One day when I was in college, about my second year, I suddenly realized I felt awake. At the time, I had just been diagnosed with narcolepsy, and hadn’t yet discovered gluten free, so to feel actually awake was mind-blowing. After a few days of thinking about it, I realized I was feeling awake because I wasn’t eating. Not only that, but I found several other people talking about not being able to eat without going to sleep, too. Apparently it was a common experience for some of us.
There is a good blog article documenting this, as well as comments from many other sufferers at N is for Narcolepsy. While the author describes the opposite of what I previously stated (eating = asleep vs. no eating = awake), the concept is exactly the same. There’s something about eating that makes many of us tired. Maybe it has to do with glycemic control, carbohydrate content, insulin spikes, and maybe it is a food intolerance, but the it is clear that the orexin/hypocrein system plays a role in controlling postprandial somnolence.
All of this brings me to these four articles:
- Sleepiness after glucose in Narcolepsy,
- Widespread Distribution of Orexin in Rat Brain and Its Regulation upon Fasting
- Differential distribution and regulation of OX1 and OX2 orexin/hypocretin receptor messenger RNA in the brain upon fasting, and
In the first paper, Sleepiness after glucose in narcolepsy, the authors investigated the anecdotal claim (such as those from N is for Narcolepsy shown above), that narcoleptic patients were more tired after ingesting glucose. In this study, they gave 12 narcoleptics (and 12 controls) an additional 50g of glucose in a punch just before allowing them to take a nap. Overall, they found that narcoleptic patients who ingested glucose had increased sleepiness and decreased wake duration. Additionally, 11 of 12 demonstrated increased REM. This also corroborates the effect of low-carbohydrate diets on sleepiness in narcolepsy demonstrated by Husain et al. covered elsewhere on Autoimmune Patient.com. So, in response to N is for Narcolepsy, I would say that there is good evidence that eating (especially sugar and carbohydrates) makes us narcos sleepy.
I’m not going to review the second paper, but allow it to serve as a segway to the third paper (Differential distribution and regulation of OX1 and OX2 orexin/hypocretin receptor messenger RNA in the brain upon fasting). In it, the authors examined expression of the orexin 1 and orexin 2 receptor subtypes (OX1R and OX2R; i.e. receptors for orexin) in the brain. They looked at where the receptors were, and if they were upregulated in different areas of the brain in response to fasting. It should be noted here that OX1R has a moderate specificity for Orexin A, and OX2R can respond probably equally well to both Orexin A and B. Overall, the found that the different receptors had different distribution patterns, but they had some overlapping areas in their expression as well. I’ve uploaded a graphic below summarizing where the receptors were found and in which areas of the brain.
The importance of differential expression of orexin receptors in different structures of the brain suggests that they play novel roles in multiple circuits, each of which do different things.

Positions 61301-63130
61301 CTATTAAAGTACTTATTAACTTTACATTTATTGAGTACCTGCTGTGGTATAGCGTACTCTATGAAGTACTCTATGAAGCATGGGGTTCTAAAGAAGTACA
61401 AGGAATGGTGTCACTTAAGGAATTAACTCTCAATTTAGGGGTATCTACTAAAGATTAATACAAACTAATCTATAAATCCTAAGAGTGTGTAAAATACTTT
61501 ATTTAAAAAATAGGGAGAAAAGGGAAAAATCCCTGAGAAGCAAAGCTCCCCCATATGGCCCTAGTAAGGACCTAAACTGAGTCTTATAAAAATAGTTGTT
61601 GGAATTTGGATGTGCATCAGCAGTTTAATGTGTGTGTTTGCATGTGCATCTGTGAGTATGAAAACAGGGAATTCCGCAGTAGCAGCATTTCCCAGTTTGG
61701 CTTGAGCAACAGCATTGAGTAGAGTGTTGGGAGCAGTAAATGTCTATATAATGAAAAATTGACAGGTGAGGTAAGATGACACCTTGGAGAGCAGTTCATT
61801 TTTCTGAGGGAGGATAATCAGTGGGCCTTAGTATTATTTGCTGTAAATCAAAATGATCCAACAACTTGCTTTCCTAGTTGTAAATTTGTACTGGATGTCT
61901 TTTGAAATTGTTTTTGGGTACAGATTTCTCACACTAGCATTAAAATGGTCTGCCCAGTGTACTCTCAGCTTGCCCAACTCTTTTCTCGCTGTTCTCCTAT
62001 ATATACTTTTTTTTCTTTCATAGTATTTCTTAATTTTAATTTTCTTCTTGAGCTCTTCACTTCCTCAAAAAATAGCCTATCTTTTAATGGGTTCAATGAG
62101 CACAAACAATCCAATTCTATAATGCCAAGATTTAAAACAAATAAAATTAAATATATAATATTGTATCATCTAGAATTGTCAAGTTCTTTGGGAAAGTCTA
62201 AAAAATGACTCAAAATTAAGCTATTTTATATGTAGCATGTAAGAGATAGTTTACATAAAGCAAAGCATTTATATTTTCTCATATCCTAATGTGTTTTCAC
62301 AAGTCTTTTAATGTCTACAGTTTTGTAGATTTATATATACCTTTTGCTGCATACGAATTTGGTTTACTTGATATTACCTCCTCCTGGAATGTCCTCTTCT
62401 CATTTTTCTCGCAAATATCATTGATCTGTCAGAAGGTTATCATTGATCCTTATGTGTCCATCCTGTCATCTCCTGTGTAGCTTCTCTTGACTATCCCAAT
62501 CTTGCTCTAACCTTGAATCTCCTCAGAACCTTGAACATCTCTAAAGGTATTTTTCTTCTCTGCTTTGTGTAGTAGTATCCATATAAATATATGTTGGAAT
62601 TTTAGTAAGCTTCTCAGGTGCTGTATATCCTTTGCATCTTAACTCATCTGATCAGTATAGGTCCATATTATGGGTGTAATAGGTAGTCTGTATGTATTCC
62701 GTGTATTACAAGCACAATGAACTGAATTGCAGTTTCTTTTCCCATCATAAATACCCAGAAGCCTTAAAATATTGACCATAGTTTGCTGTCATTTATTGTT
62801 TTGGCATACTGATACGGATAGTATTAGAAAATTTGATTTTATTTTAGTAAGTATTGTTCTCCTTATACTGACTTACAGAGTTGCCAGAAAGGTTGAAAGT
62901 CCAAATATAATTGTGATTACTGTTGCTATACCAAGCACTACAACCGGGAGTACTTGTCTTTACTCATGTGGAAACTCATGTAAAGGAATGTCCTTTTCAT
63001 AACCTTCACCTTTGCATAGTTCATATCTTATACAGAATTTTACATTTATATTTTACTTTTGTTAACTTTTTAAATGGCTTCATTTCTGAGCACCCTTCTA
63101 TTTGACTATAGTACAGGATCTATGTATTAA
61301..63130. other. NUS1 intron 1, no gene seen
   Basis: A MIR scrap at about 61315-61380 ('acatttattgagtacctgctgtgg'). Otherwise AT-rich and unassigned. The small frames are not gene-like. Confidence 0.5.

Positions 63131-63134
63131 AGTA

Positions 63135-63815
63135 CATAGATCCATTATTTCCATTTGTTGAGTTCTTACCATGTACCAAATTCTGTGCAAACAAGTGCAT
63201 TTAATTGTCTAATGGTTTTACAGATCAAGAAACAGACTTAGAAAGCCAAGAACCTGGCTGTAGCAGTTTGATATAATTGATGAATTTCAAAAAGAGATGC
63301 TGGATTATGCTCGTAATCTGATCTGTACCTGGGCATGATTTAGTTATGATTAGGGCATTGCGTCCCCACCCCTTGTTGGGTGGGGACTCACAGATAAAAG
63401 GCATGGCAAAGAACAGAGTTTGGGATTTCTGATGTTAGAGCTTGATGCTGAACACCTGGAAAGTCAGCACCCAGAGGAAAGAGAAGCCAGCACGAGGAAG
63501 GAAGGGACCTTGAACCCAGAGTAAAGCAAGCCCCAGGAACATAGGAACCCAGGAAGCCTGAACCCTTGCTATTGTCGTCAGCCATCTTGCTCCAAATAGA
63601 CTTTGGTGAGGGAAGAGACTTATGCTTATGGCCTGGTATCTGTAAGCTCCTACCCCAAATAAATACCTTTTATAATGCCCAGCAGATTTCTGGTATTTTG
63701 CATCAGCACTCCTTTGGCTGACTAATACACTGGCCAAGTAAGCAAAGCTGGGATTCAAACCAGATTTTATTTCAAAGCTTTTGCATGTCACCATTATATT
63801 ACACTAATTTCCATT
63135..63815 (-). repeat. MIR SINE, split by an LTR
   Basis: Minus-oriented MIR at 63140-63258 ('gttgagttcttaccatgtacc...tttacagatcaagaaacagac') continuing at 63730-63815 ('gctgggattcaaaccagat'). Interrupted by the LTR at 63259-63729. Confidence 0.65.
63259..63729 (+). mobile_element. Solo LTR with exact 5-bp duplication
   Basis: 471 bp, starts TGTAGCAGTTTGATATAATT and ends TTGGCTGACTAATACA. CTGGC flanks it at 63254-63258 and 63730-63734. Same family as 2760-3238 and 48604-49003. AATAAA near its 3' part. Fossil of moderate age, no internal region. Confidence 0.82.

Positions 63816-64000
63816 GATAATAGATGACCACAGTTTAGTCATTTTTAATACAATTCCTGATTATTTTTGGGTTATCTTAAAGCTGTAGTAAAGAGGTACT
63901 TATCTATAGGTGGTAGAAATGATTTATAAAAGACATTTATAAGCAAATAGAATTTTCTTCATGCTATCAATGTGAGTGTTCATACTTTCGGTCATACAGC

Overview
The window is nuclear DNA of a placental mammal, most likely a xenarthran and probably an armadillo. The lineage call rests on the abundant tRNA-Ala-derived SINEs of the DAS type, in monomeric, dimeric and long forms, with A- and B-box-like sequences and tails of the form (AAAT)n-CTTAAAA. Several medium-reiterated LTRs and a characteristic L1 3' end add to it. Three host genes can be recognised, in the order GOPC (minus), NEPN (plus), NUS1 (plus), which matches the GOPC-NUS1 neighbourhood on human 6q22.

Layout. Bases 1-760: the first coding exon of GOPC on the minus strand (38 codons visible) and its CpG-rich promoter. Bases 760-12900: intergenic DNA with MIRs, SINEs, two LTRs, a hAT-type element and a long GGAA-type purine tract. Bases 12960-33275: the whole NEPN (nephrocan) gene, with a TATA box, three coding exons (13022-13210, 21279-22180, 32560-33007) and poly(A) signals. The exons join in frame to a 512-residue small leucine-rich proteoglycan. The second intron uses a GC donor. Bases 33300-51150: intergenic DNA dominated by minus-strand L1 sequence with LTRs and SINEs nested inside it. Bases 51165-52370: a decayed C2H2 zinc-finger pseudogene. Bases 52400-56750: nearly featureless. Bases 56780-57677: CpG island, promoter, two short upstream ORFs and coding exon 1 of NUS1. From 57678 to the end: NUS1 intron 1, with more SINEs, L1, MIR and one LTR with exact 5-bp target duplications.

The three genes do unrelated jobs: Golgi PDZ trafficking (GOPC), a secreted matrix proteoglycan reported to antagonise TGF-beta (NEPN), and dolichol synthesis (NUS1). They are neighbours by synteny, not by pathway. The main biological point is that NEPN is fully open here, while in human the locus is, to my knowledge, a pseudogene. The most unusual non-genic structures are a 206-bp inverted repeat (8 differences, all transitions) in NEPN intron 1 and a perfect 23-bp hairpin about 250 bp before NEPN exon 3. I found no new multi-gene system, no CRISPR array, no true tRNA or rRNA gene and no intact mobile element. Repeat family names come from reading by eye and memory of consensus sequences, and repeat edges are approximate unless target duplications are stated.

For example, expression of these receptors in the lateral hypothalamic and dosomedial hypothalamic regions implicates orexin involvement in feeding behavior, circadian activity, and body-weight regulation.
Expression in the hippocampal regions suggest orexins are also involved in regulating the monoaminergic systems (for example, histamines, dopamine, serotonin, melatonin, norepinephrine, epinephine and others). These systems are of obvious importance, particularly because this is the only region of the brain which produces histamine. Histamine has been shown to be critical for wakefulness, and ablation of histamine in the CNS results in hypersomnolence, sleep fragmentation, and increased REM. Additionally, low levels of histamine are found in the CSF of narcoleptics, and is also reduced in animal models.
Additionally, expression of these receptors in the amygdala implicates partial orexin-regulation of memory, attention and emotion.
In addition to the receptors, orexin itself has also been shown to be upregulated during fasting (and, interestingly, also by insulin-induced hypoglycemia).
In another interesting study that investigated circulating orexinA levels in recovering anorexic women, found that as anorexic women who began a recovery program and gained weight (as shown by an increase in BMI and leptin levels), their circulating levels of orexin decreased significantly at every time point during the course study.
So what does this all mean? In the first place, it means that the sleepiness exhibited by narcoleptics after eating is real. For some, this may mean that not eating all day, in order to maintain wakefulness. While certainly this doesn’t seem optimally healthy, it may be a legitimate alternative method to controlling daytime sleepiness for some, particularly in younger patients who may still have functioning hypocretin neurons that have not yet been destroyed by autoimmune attack. In the second place, it means that dietary restriction can modulate expression of orexin/hypocretin and their receptors in the brain (and speculatively in the gut and pancreas as well).
While it is certain that more literature on the gut/brain axis and the role of the enteric nervous system in narcolepsy is sure to come, it is an exciting time to theorize major players of the disease that may extend beyond the hypothalamus, which may also pave the way for novel treatments or palliative care.